OWINGS MILLS -- 1. Will new quarterback Steve McNair breathe life into a
Ravens passing game that has been dormant for several years?
Now that McNair has supplanted an erratic Kyle Boller, the Ravens are banking on reaching a rarely-achieved goal in Baltimore: creating a balanced offense led by a quarterback capable of winning the game, not merely managing it. With weapons like Derrick Mason, Todd Heap and Mark Clayton at McNair's disposal, one nagging question remains: How much gas and health does the oft-injured former Co-Most Valuable Player have left in his tank?
2. Will running back Jamal Lewis regain his old NFL Offensive Player of the Year form one disappointing year removed from a career-low output marked by unhappiness over his contract and preceded by a federal prison sentence and ankle surgery?
Lewis is essentially playing this season under a one-year, $6 million contract after discovering the free agent waters were chilly. Traditionally, he's at his best when he has something to prove and is more than a year removed from a major injury. The Ravens acquired veteran Mike Anderson as an insurance policy and to work in tandem with Lewis to try to rekindle a once-intimidating running game.
3. Will coach Brian Billick run a tougher, more discipline-oriented training camp regimen after years of criticism of his player-friendly approach?
Billick was retained by owner Steve Bisciotti only after accepting a mandate to change his public and private management style. Part of that agreement is likely to include greater freedom and more autonomy for offensive coordinator Jim Fassel. Meanwhile, Billick didn't hesitate to punish the players by making them run windsprints during minicamp when practice degenerated into a series of brawls. Perhaps Billick is sincere about changing and taking control of the squad.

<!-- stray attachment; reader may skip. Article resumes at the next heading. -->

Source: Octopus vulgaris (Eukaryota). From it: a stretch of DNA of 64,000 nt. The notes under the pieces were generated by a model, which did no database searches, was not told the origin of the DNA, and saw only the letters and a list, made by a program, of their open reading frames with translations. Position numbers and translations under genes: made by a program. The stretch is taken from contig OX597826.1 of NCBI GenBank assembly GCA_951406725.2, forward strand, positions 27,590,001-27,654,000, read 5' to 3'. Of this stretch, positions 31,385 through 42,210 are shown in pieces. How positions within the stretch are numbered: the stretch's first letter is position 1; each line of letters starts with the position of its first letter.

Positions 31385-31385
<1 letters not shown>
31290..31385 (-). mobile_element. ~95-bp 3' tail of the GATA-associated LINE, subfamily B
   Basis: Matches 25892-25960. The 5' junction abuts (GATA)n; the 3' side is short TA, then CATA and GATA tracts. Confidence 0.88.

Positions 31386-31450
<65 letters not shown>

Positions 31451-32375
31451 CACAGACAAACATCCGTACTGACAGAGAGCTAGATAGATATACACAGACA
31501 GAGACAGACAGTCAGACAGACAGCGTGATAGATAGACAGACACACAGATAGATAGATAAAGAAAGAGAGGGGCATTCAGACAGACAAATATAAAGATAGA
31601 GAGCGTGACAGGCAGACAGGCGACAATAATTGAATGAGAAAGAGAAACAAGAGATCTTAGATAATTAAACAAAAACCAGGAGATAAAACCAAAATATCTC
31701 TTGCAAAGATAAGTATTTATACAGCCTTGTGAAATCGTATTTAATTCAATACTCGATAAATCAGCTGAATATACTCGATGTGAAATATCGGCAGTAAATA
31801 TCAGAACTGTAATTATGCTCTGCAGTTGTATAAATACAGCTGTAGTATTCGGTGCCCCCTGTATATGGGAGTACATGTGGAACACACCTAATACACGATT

4. Will former All-Pro middle linebacker Ray Lewis temper his trademark intensity and desire for a new contract, especially in light of protégé safety Ed Reed's landmark $40 million contract, to fit in with the team concept?
During the offseason, Lewis loudly voiced his displeasure about the team's defensive scheme and personnel and gave a much-debated ‘no comment' regarding Billick. He denied requesting a trade even though Bisciotti and general manager Ozzie Newsome have acknowledged that Lewis did indeed want out. Lewis seems somewhat more content now that McNair is the quarterback and the team drafted massive Oregon defensive tackle in the first round. Plus, there's the question of Lewis' health and declining production as he's coming off hamstring surgery and hasn't finished two of the past four seasons.
5. Who will win several heated training camp competitions?
It's a rare situation in Westminster with several battles to be contested for starting jobs, including: center (Mike Flynn vs. Jason Brown); right guard (Keydrick Vincent vs. rookie Chris Chester); third receiver (Devard Darling vs. Clarence Moore and rookie Demetrius Williams); punter (Leo Araguz vs. Sam Koch) and free safety (rookie Dawan Landry vs. Gerome Sapp). The culture of a guaranteed job appears to be a relic of the past.
Aaron Wilson writes for Ravens Insider and the Carroll County Times in Westminster Maryland.
If you are reading this article via a news portal, you can find the
original on RavensInsider.Com